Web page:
Having covered the District, Circuit, and High Courts, I will now round out the series by outlining the main features of the Supreme Court, which was established under section 1 of the Courts (Establishment and Constitution) Act, 1961. The Supreme Court, which sits in the Four Courts in Dublin, is the court of final appeal in Ireland.
The Supreme Court is comprised of a President, known as the Chief Justice (currently Her Honour Ms. Justice Susan Denham, appointed in July 2012, and the first ever female Chief Justice), and 7 ordinary judges. As befits his office, the President of the High Court is also an ex officio member of the Supreme Court. In certain circumstances, it is permissible for extra judges to sit, for example, if one of the Supreme Court judges is president of the Law Reform Commission, where a former Chief Justice serves as a Supreme Court judge, or where there are insufficient numbers for the hearing of a matter, whether by reason of illness or otherwise. The judges are ranked as follows:-
I have already covered the District Court and Circuit Court in previous posts, so the next logical step is to examine the High Court. Legally established by section 2 of the Courts (Establishment and Constitution) Act, 1961, it is empowered with full original jurisdiction by Article 34.3.1 of Bunreacht na hEireann. This means that it has full power “to determine all matters and questions whether of law or fact, civil or criminal”.
The High Court consists of a President (currently the Honourable Mr. Justice Nicholas Kearns, appointed in October 2009) and 36 ordinary judges. The Chief Justice and the President of the Circuit Court are ex officio members.
Civil cases are usually heard by one judge sitting alone, although cases of defamation, assault and battery, false imprisonment, and malicious prosecution all require a jury. Though rare, cases of particular importance (for example, a constitutional issue which is in the public interest) are heard by three judges. Criminal matters require a judge and jury. Continue reading
Following on from my previous post regarding the District Court, I will now outline the main features of the Circuit Court, which was established under section 4 of the Courts (Establishment and Constitution) Act, 1961.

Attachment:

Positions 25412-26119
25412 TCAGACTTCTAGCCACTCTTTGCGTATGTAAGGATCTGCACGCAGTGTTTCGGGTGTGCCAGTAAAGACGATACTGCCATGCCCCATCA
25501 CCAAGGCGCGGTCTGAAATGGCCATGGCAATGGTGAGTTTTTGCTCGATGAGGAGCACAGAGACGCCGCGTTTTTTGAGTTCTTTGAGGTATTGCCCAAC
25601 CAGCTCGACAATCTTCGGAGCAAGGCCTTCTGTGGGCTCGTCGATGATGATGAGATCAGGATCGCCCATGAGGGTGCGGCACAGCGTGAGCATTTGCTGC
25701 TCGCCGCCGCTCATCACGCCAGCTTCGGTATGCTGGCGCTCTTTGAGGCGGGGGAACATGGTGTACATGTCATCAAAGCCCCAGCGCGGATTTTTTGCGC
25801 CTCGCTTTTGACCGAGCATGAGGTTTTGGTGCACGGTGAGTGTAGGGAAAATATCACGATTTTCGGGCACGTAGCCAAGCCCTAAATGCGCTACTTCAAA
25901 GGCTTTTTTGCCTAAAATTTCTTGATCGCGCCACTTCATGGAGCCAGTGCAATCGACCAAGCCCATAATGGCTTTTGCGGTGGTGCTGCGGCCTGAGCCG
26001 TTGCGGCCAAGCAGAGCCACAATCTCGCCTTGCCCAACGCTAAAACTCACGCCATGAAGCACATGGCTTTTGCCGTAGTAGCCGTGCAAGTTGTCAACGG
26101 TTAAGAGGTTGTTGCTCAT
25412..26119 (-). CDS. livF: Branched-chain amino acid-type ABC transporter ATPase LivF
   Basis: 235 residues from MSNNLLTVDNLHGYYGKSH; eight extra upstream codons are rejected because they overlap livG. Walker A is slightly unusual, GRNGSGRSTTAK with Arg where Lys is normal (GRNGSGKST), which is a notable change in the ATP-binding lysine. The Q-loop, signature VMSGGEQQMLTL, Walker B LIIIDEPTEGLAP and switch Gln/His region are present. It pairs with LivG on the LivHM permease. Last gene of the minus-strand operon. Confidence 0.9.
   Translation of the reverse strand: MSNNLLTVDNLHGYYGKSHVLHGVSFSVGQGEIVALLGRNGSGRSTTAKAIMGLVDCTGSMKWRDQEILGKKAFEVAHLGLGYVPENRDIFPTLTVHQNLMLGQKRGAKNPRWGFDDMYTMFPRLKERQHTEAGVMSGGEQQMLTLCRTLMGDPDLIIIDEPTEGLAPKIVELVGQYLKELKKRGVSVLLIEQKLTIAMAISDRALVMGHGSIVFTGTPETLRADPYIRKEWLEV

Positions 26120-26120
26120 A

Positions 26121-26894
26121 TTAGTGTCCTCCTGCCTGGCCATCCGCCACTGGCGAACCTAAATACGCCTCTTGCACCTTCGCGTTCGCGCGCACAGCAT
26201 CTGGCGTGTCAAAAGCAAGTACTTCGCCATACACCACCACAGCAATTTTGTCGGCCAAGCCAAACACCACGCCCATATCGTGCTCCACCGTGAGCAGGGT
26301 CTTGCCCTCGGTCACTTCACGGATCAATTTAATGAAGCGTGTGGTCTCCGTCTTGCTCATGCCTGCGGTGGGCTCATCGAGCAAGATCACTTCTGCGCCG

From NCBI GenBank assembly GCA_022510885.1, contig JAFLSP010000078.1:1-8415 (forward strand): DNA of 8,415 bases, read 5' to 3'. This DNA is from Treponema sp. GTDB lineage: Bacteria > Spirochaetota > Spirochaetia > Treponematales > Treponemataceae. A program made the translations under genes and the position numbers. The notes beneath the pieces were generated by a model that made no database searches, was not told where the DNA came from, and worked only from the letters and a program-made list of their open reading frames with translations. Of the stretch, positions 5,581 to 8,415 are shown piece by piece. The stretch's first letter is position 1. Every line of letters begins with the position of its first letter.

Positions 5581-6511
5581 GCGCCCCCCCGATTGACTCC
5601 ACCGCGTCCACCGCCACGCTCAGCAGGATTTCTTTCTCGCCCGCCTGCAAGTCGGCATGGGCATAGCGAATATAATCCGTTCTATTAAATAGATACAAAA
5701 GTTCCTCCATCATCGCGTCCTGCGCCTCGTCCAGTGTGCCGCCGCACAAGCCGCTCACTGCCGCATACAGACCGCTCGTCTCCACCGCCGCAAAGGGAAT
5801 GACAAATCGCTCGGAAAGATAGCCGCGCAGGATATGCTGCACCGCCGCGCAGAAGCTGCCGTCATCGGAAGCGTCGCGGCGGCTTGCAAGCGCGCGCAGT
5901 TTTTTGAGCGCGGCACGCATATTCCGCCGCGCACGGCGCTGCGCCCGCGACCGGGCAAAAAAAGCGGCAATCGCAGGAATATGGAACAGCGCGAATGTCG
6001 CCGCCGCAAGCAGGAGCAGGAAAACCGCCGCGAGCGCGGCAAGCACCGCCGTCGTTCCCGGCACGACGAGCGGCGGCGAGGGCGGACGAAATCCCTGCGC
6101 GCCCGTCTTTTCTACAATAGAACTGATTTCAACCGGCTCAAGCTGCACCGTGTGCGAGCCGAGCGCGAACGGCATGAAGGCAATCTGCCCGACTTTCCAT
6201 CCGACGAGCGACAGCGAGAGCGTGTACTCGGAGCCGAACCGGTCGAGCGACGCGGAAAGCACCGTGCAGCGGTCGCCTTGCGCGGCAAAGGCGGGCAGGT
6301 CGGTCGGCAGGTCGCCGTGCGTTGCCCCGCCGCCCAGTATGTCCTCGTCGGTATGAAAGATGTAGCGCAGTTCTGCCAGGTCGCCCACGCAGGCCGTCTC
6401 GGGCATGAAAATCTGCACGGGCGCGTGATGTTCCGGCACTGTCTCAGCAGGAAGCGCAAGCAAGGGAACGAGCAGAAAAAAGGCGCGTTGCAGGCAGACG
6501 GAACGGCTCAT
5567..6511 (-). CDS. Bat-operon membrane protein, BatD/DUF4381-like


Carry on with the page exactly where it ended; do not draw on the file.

The Circuit Court is comprised of a President (currently Mr. Justice Raymond Groarke, appointed in June 2012), and 37 ordinary judges. As befits the appointment, the President of the District Court is also an ex officio member of the Circuit Court.
There are 8 Circuits in Ireland – Dublin, Cork, Eastern, South Eastern, Western, South Western, Northern, and Midlands. (Only Dublin and Cork sit continually throughout the legal year; sittings in other Circuits are of varying lengths.) At any given time, 10 judges are assigned to the Dublin Circuit, 3 to the Cork Circuit, and one each to the remaining Circuits. In civil matters, one judge sits alone, whereas criminal matters are heard by a judge and 12 jury members. Continue reading
Article 34 of the Constitution deals with the composition of the courts system of Ireland. It sets up not only the High Court (34.3.1) and Supreme Court (34.4.1), but also other courts “of local and limited jurisdiction” (34.3.4). However, it was only in 1961 with the passing of the Courts (Establishment and Constitution) Act that an official structure was put in place – that of the District Court, Circuit Court, Court of Criminal Appeal, High Court, and Supreme Court. What follows is a brief summary of the structure, function and jurisdiction of the District Court: